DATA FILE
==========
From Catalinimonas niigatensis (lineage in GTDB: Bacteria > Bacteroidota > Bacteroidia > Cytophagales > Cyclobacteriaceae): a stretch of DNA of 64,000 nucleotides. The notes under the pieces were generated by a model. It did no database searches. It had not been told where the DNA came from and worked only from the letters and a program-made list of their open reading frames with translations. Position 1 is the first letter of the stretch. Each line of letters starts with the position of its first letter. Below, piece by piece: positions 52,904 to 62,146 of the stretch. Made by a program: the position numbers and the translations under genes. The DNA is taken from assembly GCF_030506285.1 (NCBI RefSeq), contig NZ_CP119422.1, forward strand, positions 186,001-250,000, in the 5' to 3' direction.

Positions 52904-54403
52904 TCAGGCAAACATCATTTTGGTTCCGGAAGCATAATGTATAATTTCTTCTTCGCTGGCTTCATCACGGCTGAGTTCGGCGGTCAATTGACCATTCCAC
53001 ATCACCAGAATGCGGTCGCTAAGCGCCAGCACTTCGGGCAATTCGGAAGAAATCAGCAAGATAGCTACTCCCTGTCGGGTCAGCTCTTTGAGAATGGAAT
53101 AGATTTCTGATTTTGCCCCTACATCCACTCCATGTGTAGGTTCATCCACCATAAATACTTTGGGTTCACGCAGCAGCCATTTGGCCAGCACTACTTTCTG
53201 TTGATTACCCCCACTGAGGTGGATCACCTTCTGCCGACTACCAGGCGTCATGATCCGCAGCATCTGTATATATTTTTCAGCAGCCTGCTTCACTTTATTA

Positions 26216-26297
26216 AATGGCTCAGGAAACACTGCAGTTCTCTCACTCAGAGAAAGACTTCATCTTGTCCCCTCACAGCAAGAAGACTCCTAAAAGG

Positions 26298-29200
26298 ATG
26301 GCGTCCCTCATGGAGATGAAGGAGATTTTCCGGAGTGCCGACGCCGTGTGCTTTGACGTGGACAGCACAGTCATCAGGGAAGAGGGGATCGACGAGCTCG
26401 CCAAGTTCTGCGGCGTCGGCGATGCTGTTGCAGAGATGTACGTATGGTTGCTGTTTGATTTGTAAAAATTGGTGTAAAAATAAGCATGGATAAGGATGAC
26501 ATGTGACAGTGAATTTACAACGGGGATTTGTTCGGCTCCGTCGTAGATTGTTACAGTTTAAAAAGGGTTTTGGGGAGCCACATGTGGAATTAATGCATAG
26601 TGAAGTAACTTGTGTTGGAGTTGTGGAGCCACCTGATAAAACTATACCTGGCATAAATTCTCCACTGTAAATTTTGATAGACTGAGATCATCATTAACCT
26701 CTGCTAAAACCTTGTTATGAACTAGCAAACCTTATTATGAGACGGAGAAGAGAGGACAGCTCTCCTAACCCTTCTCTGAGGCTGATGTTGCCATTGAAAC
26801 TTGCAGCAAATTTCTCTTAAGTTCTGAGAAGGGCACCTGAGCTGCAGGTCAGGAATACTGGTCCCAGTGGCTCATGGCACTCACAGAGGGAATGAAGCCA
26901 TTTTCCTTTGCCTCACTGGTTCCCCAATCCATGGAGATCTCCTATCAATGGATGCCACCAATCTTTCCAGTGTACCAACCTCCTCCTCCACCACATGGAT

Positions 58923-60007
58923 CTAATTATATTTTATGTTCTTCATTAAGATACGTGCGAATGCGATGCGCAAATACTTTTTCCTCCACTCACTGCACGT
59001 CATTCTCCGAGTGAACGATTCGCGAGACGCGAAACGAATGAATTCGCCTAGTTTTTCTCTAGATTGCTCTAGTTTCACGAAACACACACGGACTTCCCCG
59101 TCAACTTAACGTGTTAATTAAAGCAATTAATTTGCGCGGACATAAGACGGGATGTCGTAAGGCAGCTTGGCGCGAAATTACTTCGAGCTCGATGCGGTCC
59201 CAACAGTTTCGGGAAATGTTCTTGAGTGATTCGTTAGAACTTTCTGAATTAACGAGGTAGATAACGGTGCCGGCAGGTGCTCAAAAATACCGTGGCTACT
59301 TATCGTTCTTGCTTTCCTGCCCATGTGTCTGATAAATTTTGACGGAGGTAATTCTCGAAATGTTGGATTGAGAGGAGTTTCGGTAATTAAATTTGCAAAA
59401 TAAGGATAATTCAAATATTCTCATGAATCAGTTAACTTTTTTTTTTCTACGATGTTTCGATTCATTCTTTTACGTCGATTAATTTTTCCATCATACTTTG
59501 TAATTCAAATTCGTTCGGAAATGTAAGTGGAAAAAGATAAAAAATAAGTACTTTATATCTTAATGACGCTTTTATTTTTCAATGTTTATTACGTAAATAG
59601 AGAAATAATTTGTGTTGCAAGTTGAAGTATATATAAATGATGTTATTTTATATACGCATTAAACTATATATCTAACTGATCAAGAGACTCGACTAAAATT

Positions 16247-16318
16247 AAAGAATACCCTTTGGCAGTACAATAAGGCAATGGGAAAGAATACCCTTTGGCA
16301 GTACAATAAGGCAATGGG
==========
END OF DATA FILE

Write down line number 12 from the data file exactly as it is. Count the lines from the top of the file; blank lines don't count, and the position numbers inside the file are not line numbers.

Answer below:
26401 CCAAGTTCTGCGGCGTCGGCGATGCTGTTGCAGAGATGTACGTATGGTTGCTGTTTGATTTGTAAAAATTGGTGTAAAAATAAGCATGGATAAGGATGAC